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The Book of Psalms

Psalms is the songbook of the Jewish nation. It is a collection of 150 songs, laments (mournings), and praises by several different inspired men, including David, Solomon, Asaph, and the sons of Korah. Most of these psalms were written around the 10th century B.C., during the lifetimes of David and Solomon.

The Psalms are one of five books in the Old Testament known as wisdom literature and written in the form of Hebrew poetry. Hebrew poetry has a certain rhythm (of words and tones) and parallelism—not with accented syllables or rhyme, as in Western poetry. Parallelism is its major feature. Lines may parallel each other with words that mean the same thing, with words that are opposite, or with words that have a similar pattern.

By design, a Psalm may be sung or read. Some are written from the perspective of the individual, while others are written to speak for the community as a whole.

Central Theme:

Despite the variety of subject matter and the difficulty in pinpointing a central theme for the book of Psalms, we must be impressed with the fact that God is worthy to be praised and adored. It is only natural for the child of God to frequently express heartfelt worship to Him in all circumstances throughout life.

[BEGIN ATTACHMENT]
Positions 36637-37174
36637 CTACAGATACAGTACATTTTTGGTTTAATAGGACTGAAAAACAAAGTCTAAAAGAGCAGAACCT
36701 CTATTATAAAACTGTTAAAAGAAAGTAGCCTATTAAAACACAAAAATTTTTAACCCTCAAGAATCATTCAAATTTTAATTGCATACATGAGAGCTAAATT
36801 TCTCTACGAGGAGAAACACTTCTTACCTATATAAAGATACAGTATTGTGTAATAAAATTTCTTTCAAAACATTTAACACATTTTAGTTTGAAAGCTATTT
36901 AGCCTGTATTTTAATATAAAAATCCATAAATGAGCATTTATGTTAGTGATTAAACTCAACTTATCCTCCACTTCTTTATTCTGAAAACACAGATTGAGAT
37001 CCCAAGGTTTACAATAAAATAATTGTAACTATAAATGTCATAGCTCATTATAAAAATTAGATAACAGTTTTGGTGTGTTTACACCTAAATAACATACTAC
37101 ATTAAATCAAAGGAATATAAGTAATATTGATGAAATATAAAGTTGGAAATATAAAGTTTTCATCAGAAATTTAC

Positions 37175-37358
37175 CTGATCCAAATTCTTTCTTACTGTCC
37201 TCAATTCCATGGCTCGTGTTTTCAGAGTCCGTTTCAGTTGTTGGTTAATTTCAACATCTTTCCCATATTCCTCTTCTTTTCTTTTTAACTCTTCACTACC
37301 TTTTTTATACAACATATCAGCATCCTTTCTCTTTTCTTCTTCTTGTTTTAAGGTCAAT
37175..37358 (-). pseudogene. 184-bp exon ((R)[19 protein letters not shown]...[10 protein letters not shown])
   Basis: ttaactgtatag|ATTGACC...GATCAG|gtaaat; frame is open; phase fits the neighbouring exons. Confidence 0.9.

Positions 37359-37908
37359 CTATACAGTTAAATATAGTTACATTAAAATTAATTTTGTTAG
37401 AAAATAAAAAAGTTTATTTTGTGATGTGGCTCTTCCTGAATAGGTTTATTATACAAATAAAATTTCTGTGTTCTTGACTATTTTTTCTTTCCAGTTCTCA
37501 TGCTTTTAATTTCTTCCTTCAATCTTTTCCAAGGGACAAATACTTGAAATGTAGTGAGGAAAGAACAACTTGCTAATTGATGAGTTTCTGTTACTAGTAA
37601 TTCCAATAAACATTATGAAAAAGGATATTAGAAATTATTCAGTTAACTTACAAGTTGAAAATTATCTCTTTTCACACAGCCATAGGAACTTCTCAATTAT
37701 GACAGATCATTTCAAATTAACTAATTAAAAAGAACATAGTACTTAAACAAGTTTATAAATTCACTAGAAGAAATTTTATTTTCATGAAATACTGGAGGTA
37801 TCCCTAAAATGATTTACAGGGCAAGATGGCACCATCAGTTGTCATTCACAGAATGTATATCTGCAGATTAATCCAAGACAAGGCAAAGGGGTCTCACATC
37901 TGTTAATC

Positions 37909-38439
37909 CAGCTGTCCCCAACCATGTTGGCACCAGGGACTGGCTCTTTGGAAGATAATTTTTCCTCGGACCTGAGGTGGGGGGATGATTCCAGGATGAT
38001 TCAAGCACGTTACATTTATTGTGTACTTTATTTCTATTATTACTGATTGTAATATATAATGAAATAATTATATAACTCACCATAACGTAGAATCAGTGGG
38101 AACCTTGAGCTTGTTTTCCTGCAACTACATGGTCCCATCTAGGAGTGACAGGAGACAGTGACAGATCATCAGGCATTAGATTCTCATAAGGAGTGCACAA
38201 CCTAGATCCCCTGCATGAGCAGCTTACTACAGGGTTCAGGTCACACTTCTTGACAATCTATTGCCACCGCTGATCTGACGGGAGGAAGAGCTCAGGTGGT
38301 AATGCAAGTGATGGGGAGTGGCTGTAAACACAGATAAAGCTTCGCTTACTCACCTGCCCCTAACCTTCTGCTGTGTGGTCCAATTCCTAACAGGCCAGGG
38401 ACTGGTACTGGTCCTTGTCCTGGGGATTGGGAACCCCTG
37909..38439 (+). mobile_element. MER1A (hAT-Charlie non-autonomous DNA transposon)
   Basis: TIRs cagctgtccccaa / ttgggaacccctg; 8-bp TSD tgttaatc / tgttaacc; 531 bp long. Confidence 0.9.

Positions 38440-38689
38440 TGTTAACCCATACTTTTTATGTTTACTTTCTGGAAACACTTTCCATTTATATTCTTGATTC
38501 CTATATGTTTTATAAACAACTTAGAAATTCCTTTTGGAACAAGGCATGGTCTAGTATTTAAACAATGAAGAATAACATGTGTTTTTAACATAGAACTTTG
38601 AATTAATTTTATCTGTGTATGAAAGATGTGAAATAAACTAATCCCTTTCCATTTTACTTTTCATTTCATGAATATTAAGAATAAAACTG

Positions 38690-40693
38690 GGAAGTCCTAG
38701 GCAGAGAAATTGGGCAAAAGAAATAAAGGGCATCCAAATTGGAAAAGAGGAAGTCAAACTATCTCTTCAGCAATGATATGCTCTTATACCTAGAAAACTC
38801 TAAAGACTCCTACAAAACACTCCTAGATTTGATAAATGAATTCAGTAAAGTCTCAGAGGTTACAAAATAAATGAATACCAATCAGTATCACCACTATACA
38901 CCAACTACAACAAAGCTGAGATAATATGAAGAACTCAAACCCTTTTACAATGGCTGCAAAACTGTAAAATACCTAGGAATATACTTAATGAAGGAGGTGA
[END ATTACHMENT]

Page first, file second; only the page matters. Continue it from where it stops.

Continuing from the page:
Outline of Pslams

Since this book is a collection of diverse psalms written by various writers, the book as a whole contains no unifying thought structure or theme (beyond the idea of praise or wisdom). However, the book shows various organizational features. The book can be divided into five books:

Book I (1-41)
Book II (42-72)
Book III (73-89)
Book IV (90-106)
Book V (107-150)

The Psalms can also be evaluated according to content categories, such as thanksgiving and praise (Psalm 30), expressions of trust in God (Psalm 4), wisdom (Psalm 37), lamenting (Psalm 3), and others.

The Psalms may also be classified according to general themes, such as Messianic (Psalm 2), Creation (Psalm 8), Exodus (Psalm 78), Repentance/forgiveness (Psalm 6), Victory (Psalm 18), as well as others.


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